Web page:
John Joseph Houghtaling, 92, inventor of the vibrating Magic Fingers bed that once was pervasive in motel rooms and became a cultural touchstone for a generation of American travelers, has died.
Houghtaling died Wednesday at his Fort Pierce home of a brain hemorrhage after apparently falling and hitting his head, said his son Paul.
In 1958, Houghtaling (pronounced HUFF-tay-ling) devised the Magic Fingers machines after he was hired to sell a combination mattress and box spring with a preinstalled vibrating mechanism. The beds didn't sell well and were far too expensive, but he thought he saw a way to shake quarters out of motel guests.
Working in his New Jersey basement, he developed a fist-size motor that snapped onto existing box springs, transforming the bed into a "relaxation service," as the Magic Fingers coin machines would advertise.
By feeding a quarter into a machine, motel guests could purchase about 15 minutes of shaking, a curious luxury that surely enticed children traveling with their parents, said Ed Watkins, editor of Lodging Hospitality magazine.
Within a few years, Houghtaling was selling more than $1 million worth of the devices annually to franchise operators, who installed them in motels on a revenue-sharing basis, according to a 2002 Wall Street Journal article.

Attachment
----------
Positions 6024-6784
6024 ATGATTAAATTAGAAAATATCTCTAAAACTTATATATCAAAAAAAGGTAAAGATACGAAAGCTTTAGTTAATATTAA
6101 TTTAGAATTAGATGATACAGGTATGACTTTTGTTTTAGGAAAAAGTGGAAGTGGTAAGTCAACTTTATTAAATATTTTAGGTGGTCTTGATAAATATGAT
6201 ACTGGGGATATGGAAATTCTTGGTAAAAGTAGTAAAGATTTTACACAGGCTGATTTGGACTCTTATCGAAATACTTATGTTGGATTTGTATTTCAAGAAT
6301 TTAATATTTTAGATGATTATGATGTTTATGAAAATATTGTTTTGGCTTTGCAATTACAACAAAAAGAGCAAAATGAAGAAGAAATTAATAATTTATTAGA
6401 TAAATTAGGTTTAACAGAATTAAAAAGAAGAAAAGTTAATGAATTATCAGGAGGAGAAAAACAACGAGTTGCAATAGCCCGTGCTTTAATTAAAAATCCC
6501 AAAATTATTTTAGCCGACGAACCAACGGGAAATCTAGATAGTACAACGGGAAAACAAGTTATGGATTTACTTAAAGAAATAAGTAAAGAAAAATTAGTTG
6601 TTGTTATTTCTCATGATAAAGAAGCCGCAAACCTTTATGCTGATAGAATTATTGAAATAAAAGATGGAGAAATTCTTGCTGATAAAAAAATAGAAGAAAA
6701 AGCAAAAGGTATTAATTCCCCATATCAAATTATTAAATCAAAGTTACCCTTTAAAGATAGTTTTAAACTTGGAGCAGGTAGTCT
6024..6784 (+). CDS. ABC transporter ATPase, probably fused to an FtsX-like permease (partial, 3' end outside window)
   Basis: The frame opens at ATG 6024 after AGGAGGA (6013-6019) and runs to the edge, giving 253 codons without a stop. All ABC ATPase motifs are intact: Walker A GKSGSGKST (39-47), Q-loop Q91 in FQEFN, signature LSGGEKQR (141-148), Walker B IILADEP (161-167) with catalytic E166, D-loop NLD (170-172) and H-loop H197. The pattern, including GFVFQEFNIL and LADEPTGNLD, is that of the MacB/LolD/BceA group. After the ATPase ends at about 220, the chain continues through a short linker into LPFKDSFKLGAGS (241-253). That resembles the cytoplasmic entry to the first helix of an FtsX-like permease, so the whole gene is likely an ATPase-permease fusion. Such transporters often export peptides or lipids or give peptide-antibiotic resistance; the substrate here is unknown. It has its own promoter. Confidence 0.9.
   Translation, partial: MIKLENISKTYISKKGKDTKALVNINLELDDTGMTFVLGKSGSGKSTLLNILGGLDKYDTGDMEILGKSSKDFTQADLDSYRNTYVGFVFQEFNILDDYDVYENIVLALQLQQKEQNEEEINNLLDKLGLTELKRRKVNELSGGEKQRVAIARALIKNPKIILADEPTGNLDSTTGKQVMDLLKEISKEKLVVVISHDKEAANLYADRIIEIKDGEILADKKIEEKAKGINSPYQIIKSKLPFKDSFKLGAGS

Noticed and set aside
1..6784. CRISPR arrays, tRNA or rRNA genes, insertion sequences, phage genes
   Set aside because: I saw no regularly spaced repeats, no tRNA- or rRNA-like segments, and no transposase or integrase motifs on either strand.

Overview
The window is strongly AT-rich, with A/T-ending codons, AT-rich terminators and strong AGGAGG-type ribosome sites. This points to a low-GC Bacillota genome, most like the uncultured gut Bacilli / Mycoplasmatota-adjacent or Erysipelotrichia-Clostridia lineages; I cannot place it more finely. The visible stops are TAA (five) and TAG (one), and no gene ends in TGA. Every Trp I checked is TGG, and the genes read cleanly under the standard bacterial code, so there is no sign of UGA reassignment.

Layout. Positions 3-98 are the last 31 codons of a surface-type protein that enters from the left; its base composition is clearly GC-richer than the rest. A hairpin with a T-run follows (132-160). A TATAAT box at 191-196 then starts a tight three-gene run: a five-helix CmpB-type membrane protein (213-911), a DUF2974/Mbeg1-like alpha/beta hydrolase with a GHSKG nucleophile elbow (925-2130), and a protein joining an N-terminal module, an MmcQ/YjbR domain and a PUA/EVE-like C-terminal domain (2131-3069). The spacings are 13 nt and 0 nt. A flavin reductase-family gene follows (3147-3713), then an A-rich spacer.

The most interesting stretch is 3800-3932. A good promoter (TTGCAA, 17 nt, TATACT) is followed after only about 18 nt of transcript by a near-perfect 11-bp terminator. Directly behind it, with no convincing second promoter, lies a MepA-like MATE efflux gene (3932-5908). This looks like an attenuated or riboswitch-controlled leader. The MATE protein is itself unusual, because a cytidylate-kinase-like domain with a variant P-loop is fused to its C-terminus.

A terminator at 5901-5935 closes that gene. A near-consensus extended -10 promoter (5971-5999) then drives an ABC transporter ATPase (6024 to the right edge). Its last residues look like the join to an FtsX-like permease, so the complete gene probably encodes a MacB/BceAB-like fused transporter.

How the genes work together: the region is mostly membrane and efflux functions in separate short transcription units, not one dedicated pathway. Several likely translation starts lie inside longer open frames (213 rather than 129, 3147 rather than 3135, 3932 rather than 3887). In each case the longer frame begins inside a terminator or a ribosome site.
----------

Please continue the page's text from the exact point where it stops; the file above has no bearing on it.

At the height of their popularity, about 250,000 of the gadgets were in place across the country. The average coin box took in eight quarters a week, which added up to about $2 million a month in sales, American Heritage magazine reported in 2000.
Increasingly, the coin boxes were targeted by thieves, and motel owners gradually came to see Magic Fingers as a nuisance. Houghtaling developed a magnetic-strip debit card system for the machines, his son said, but it was too late.
Houghtaling sold the company in the 1980s and it has changed hands several times. A mail-order company sells a re-engineered model for the home on the Internet.
Magic Fingers became entwined with pop culture. Jimmy Buffett sang about them in the mid 1970s in This Hotel Room. The 1987 film Planes, Trains & Automobiles featured a beer-can explosion on a Magic Fingers-equipped bed. And long after the machines had largely disappeared from motel rooms, TV's The X-Files showed Agent Dana Scully plunking quarters into a Magic Fingers at a motor inn.
Houghtaling was born Nov. 14, 1916, in Kansas City, Mo., to John and Edna Houghtaling. His father was a telegraph lineman, and his mother ran a shop that made doughnuts and potato chips.